Central Japan Railway Company's high-speed maglev train has been busy setting records and then breaking them again in the past week. Most recently, the test train hit a top speed of 603 km/h (375 mph) on Tuesday, on the Yamanashi test track west of Tokyo in the foothills of Mount Fuji.

That was good enough to break the record of 590 km/h (367 mph) set just five days earlier on the same track. The previous Guinness Book of World Records speed for a manned train stood for several years and was held by the same train at 581 km/h (361 mph). According to the railway, the train sustained speeds over 600 km/h for 10.8 seconds on Tuesday, covering 1.8 km (1.1 miles) in that time.

The company says the Yamanashi maglev test line first became active in 1997 and over the past 18 years, the track has been extended, test vehicles have been improved and over 1.2 million km (745,645 miles) of test runs have been performed.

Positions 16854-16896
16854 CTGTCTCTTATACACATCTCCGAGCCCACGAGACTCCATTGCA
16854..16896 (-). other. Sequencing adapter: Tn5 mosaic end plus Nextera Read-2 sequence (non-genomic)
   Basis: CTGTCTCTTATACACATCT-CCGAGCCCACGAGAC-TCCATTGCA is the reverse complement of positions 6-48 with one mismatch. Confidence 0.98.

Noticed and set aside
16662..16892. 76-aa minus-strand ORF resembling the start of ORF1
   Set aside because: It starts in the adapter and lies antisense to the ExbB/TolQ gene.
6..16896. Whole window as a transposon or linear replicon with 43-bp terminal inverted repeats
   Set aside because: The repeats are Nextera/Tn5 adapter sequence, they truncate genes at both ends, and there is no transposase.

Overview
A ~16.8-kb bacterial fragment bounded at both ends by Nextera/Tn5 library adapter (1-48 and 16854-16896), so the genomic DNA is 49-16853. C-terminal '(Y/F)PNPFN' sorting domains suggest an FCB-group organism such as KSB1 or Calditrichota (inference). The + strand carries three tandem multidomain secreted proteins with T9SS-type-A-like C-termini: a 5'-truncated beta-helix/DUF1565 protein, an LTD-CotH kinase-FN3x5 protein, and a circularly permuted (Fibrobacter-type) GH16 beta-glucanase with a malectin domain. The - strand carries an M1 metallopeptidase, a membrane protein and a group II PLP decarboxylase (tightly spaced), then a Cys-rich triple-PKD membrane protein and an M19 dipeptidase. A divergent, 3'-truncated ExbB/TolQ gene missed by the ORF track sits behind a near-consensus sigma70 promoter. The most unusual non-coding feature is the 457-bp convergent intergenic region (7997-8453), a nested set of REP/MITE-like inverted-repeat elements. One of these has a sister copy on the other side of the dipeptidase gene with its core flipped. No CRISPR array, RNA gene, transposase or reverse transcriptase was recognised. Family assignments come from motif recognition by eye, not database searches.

Railway workers were aboard the train for Tuesday's record-setting run. Last year, 100 train enthusiasts from the public took a similar test run on the maglev line at speeds of 500 km/h. The maglev system is set to be ready for actual commercial passengers traveling between Tokyo and Nagoya in 2027.

There is some competition for Japan's maglev coming from the likes of a Chinese "super maglev" concept that scientists theorize could travel at up to 2,900 km/h (1,800 mph), a sword-inspired high-speed electric train or even Elon Musk's Hyperloop concept.

To see some of the even more far-out railways that have been conceived for the future, check out our top 10 list.

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